Would be interesting to see the average pitch count/ab of these guys. Some of those free swingers put the first ball in play so never got through 4 pitches to come close to a walk.

  42. John Autin Says:

    Re: the possible effect of NL double-switches on IBBs to the #3-4 spots:

    There were just 13 PAs by NL pitchers batting 4th or 5th in 2010. I can't imagine that those 13 PAs were preceded by more than a couple of IBBs.

    Of course, there were many more times that a pitcher was slotted into the #4 or 5 spot, but was replaced by a PH when his spot came up. How many times that happened, I don't know and won't guess. But I still think the number of IBBs generated by such scenarios would be very small. Managers don't like to switch out a #4-5 hitter when there's a significant chance that said spot might come up in a meaningful situation and there's no strong PH available to discourage the IBB to the preceding batter.

    But in the end, alas, I don't have the data to go any farther with this.

  43. John Autin Says:

    Following up my post #42 -- Maybe there's something to be learned about AL/NL IBB tendencies from interleague games in AL parks, when both teams have a DH.

  44. John Autin Says:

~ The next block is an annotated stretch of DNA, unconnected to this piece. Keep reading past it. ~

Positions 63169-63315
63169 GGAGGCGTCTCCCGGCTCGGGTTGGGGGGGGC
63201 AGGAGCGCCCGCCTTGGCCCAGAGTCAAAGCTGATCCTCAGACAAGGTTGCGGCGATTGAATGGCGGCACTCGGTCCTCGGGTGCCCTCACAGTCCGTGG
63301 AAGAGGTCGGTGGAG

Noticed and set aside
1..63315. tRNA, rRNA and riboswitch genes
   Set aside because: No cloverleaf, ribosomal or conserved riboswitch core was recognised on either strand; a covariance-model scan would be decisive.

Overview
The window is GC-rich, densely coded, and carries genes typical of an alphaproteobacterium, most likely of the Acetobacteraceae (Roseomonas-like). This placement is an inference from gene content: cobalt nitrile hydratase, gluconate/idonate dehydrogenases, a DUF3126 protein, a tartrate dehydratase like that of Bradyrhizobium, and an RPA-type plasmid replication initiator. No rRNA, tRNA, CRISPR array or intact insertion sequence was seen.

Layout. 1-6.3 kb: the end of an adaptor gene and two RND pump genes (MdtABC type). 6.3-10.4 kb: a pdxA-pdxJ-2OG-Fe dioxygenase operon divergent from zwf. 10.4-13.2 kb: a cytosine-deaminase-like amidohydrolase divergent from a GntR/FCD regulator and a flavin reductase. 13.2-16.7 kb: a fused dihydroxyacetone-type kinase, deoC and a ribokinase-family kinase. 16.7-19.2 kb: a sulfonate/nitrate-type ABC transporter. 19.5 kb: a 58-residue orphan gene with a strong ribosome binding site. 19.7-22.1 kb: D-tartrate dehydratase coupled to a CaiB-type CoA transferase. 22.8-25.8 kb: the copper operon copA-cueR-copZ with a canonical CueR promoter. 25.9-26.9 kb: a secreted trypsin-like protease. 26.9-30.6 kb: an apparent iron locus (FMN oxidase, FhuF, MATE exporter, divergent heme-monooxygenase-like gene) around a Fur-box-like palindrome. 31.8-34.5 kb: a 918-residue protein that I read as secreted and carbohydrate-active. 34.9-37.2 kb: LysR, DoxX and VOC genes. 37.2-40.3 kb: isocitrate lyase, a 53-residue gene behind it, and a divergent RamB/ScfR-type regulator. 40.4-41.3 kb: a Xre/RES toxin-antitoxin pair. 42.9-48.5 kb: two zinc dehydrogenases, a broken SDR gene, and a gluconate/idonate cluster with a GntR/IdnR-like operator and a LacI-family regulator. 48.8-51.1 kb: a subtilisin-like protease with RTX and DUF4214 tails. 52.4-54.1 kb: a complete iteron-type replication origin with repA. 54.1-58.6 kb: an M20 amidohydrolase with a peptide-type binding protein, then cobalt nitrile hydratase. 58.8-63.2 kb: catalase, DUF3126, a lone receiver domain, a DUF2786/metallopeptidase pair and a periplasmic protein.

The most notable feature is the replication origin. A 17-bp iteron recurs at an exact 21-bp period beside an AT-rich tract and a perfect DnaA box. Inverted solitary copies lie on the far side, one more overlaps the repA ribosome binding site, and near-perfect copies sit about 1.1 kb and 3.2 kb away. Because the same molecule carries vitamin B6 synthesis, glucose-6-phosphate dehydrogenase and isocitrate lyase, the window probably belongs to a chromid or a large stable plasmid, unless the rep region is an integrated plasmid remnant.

IBBs issued by NL and AL in interleague games in AL parks (i.e., with DH):

    2010 (123 games): 27 IBBs issued by NL teams, 17 by AL teams.
    2009 (126 games): 27 IBBs issued by NL teams, 16 by AL teams.
    2009-10 Total (249 games): 54 IBBs issued by NL teams, 33 by AL teams.

    I'd love to attach some importance to this data, given how it generally agrees with the rest of the IBB data over the past 2 years.

    But there's a big problem in the context: Overall, the majority of IBBs are issued when a team is trailing -- 57% in 2010 -- and most of the rest when the game is tied. Less than 11% of IBBs came when the pitching team was ahead. And over the last 2 years, NL teams went just 103-146 in AL parks.

    Thus, being behind much more often than they were ahead, NL teams would have been likely to issue more IBBs regardless of any general difference in IBB tendencies between the leagues.

    So, for now, I give up. It's not that important, anyway.